Restaurant lunches costing Canadians, survey says

Sixty per cent of Canadians eat out once or more weekly, a new survey by Visa Canada says, spending an average of $8.80 each time.

60% dine out once a week, Visa Canada reports

Sixty per cent of Canadians eat out once or more a week, spending an average of $8.80 each time, according to Visa Canada. (Richard Drew/Associated Press)

Wallets would be fatter and waistbands perhaps slimmer if Canadians would pack a lunch more often instead of hitting a restaurant, say experts, responding to a study that says most Canucks eat out at least once a week.

The survey by Visa Canada suggests 60 per cent of Canadians eat out once or more a week, spending a national average of $8.80 each time. Sixty-one per cent spend between $7 and $13, while nine per cent sometimes go as high as $25.

What's for lunch, Canada?

Several people have their lunches with a side of social media. We checked what Canadians are eating this week.

Click through to see if any of it looks familiar, and take our poll:

How often do you buy your lunch?

Ontarians lead the pack in eating out — 20 per cent buy their lunches three or more times a week — while Quebecers, Albertans and British Columbians tend to brown bag it. A full 50 per cent of Quebecers pack their lunch every day.

And all those meals add up over time. After tax, eating out three times a week at $8.80 a pop could add up to about $20,000 after 10 years, warns Andrew Rice, with Toronto-based Stewart and Kett Financial Advisors.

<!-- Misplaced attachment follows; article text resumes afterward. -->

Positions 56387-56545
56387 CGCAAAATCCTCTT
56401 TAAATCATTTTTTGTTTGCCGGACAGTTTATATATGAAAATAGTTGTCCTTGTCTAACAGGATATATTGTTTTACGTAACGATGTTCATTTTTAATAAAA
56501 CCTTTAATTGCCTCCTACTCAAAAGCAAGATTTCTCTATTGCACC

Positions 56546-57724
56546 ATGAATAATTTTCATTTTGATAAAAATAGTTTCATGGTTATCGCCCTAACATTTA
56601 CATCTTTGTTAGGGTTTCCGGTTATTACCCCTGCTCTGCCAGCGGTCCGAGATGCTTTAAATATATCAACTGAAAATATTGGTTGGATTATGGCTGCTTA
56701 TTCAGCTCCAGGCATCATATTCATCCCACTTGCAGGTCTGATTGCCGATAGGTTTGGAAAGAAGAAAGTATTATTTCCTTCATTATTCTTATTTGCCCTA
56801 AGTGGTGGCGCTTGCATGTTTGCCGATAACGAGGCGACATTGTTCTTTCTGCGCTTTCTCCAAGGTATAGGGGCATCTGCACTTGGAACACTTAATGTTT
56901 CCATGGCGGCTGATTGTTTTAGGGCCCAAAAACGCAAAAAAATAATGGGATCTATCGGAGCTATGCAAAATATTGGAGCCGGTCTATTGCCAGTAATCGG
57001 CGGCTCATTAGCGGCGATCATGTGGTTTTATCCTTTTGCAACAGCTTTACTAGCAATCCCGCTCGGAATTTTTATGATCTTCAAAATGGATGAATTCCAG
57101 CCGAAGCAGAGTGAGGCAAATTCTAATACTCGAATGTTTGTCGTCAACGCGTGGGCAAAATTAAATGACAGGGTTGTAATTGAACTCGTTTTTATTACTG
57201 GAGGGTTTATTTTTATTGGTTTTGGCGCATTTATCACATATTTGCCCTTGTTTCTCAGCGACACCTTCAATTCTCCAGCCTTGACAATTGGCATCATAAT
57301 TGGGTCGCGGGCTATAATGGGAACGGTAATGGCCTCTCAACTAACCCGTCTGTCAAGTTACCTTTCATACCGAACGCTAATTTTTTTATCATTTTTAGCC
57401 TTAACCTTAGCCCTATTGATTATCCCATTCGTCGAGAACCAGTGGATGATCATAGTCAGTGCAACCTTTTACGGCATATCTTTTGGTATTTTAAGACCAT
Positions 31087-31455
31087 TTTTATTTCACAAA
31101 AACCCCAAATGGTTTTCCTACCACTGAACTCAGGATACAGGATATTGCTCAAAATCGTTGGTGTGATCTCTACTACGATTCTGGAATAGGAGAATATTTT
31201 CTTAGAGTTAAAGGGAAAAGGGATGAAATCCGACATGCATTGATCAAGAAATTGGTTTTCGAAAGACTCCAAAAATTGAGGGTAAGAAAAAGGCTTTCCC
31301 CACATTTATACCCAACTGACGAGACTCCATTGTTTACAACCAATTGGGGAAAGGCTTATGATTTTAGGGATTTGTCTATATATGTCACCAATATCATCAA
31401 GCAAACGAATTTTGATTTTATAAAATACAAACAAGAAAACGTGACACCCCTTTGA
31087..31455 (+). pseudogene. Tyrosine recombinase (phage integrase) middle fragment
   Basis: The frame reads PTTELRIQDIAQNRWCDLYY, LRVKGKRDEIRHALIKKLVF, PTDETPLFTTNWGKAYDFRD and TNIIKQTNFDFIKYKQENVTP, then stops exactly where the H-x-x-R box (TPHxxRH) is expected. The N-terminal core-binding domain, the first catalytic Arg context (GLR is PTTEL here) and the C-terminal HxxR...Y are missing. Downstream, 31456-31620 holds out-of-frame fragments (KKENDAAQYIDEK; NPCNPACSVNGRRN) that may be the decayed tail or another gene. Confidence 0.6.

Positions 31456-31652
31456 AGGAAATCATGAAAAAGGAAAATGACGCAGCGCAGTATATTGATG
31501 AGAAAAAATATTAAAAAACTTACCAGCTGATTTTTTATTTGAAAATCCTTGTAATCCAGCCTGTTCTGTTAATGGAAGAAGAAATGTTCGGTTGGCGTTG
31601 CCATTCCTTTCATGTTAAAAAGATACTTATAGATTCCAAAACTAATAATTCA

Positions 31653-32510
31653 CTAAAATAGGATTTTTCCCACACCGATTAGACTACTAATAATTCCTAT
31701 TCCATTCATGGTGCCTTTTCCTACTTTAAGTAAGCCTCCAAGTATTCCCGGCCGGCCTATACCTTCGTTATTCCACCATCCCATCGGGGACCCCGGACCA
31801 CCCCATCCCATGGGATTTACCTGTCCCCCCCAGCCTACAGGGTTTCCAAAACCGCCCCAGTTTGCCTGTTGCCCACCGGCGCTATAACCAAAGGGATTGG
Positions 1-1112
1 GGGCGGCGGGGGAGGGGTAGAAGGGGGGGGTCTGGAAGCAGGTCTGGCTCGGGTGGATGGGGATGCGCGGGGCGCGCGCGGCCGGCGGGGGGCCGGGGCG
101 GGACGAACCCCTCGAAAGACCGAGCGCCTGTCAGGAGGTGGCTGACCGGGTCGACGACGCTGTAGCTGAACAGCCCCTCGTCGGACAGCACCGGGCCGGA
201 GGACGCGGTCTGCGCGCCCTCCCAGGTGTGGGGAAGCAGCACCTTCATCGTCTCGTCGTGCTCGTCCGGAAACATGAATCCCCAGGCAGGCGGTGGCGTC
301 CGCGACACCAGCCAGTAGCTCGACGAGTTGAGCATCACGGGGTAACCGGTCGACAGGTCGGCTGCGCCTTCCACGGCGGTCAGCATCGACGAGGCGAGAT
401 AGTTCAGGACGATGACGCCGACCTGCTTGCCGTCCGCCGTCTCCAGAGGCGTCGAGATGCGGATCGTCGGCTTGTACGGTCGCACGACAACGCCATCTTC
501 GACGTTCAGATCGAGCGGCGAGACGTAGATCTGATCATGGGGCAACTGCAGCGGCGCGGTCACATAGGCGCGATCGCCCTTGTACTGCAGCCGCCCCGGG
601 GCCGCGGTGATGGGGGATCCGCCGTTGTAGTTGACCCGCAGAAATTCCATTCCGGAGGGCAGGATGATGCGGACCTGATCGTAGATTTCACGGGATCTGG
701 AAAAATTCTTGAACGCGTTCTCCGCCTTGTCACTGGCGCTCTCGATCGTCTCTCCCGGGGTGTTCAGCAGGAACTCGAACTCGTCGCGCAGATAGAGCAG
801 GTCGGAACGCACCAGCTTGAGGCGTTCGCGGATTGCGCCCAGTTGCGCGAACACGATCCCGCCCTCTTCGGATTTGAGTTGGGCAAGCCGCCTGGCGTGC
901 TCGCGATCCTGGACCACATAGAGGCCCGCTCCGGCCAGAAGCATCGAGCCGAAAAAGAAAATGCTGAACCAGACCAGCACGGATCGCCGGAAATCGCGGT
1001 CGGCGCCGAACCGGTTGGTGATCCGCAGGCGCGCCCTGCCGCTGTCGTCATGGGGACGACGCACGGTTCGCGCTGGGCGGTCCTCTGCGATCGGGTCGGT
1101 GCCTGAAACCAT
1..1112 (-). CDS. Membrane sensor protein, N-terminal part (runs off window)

"Is it really that much of an inconvenience [to pack a lunch]?" he asked.

But for many, the expense is offset by convenience.

"It comes down to time," said Adam Hepp, a university student working at Royal Bank for the summer, who bought lunch at a McDonald's in a Toronto food court on Tuesday. Work, his evening classes and the daily commute to and from Hamilton keep him busy from about 7 a.m. to 10:30 p.m.

"Then I get home and sleep. I just don't have the time to sit down and make lunch," he said. "I probably would if I could. It's a lot healthier and saves money."

Rooma Para, an IT specialist and recent immigrant from Pakistan, says she almost always brings her own lunch, largely because she wants to know what's in it. On Tuesday it was a mix of chicken, spinach and rice with a bit of cucumber, eaten in a sunny downtown park.

"People don't cook at home in Canada," she remarked. "But it's the way I was raised. I prefer homemade food even over five-star dining out."

"Maybe once a week I treat myself but if I were to start dining out every day I know I wouldn't enjoy it," she added.

With files from The Canadian Press